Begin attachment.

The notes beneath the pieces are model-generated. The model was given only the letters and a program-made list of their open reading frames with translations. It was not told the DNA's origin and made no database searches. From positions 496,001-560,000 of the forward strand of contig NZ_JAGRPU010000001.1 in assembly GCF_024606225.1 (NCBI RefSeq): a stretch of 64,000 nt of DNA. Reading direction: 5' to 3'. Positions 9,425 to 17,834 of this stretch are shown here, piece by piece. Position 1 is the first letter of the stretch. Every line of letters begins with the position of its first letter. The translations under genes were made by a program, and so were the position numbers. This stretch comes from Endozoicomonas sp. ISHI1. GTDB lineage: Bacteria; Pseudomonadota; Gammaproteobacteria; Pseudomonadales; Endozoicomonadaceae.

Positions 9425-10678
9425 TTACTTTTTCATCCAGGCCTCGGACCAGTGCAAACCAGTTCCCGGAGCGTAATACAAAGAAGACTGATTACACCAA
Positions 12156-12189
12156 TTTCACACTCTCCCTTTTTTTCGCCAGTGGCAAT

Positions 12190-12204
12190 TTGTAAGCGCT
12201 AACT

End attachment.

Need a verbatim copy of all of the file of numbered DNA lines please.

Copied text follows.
The notes beneath the pieces are model-generated. The model was given only the letters and a program-made list of their open reading frames with translations. It was not told the DNA's origin and made no database searches. From positions 496,001-560,000 of the forward strand of contig NZ_JAGRPU010000001.1 in assembly GCF_024606225.1 (NCBI RefSeq): a stretch of 64,000 nt of DNA. Reading direction: 5' to 3'. Positions 9,425 to 17,834 of this stretch are shown here, piece by piece. Position 1 is the first letter of the stretch. Every line of letters begins with the position of its first letter. The translations under genes were made by a program, and so were the position numbers. This stretch comes from Endozoicomonas sp. ISHI1. GTDB lineage: Bacteria; Pseudomonadota; Gammaproteobacteria; Pseudomonadales; Endozoicomonadaceae.

Positions 9425-10678
9425 TTACTTTTTCATCCAGGCCTCGGACCAGTGCAAACCAGTTCCCGGAGCGTAATACAAAGAAGACTGATTACACCAA
Positions 12156-12189
12156 TTTCACACTCTCCCTTTTTTTCGCCAGTGGCAAT

Positions 12190-12204
12190 TTGTAAGCGCT
12201 AACT